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Re: 'Whirlpool' hopping discussion and advice
« Reply #2 on: August 11, 2017, 02:42:35 PM »
I'm moving more and more towards doing this.
It's a tricky one in terms of calculating ibu's, and will be different depending on your setup, but yes, the idea of more hop aroma and flavours without the overt bitterness.

I'm doing a pale ale tonight with 10 ibu at 60 mins and then the rest of the 30 ibu (ish)  in the form of a flame out for 20 mins and then another addition as the temp will be down to 80~85C. So most of the bitterness from a FO and hop stand.
I'll do 2 separate dry hop additions too.

Offline Doomed

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Re: 'Whirlpool' hopping discussion and advice
« Reply #3 on: August 11, 2017, 02:54:45 PM »
First, hot steeping/whirlpool additions and dry hopping are very different imho.  They contribute very different flavours and aromas, whirlpool additions lack the super bright and fresh fruit, citrus, green, resin (or whatever) hop charracters that dry hopping can give.  For me, dry hopping works best when there is plenty of late kettle hops to give more depth to the hop flavour and is less likely to come out green and grassy.  All depends on what you are brewing and trying to achieve.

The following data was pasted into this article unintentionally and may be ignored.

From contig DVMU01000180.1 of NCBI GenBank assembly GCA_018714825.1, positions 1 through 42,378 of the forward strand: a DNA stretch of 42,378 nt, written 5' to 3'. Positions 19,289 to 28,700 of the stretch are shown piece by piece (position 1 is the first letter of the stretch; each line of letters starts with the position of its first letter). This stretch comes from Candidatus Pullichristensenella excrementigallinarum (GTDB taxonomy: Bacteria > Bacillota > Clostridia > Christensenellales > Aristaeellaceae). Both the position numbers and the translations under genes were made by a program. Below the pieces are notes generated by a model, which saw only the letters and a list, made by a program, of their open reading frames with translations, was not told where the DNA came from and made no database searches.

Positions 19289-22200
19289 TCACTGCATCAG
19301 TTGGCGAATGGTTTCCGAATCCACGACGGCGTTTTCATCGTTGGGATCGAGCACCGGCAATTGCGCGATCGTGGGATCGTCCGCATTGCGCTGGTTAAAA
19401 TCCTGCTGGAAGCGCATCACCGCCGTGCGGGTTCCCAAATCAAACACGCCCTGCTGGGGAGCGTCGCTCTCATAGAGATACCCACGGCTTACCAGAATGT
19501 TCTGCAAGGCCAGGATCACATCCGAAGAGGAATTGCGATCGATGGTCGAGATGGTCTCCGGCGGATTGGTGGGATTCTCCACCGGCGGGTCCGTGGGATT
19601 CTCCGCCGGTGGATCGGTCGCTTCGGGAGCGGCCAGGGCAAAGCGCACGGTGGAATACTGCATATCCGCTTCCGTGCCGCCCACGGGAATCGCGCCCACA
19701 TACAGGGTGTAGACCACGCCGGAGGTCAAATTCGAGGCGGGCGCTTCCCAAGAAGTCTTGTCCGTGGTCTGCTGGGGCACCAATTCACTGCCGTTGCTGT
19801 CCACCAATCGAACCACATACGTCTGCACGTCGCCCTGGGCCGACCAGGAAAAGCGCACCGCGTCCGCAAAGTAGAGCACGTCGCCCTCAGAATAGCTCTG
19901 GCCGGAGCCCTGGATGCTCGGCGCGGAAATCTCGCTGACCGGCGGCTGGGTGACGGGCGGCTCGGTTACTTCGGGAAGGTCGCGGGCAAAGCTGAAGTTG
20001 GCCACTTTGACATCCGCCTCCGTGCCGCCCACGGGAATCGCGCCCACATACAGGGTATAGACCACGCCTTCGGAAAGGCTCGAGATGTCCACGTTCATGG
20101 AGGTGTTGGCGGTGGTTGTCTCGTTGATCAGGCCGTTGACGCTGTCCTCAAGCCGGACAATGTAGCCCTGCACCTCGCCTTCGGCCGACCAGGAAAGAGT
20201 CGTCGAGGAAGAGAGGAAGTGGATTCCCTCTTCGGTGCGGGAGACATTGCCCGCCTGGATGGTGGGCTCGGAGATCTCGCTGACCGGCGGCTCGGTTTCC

When to whirlpool is again really about what you want from your whirlpool addition.  If you want to extract less bitterness then chill to less than 80°C. 

I haven't done any back to back batches comparing hopping at different whirlpool temps.  For big hoppy beers I usually hedge my bets and hop at flameout, wait 15 minutes, then whirlpool and hop again.  Temp only drops to 85°C in the coldest weather after 15 minutes on my system.  I won't actively chill it.

And yes, the Beersmith whirlpool settings are absolutely shit.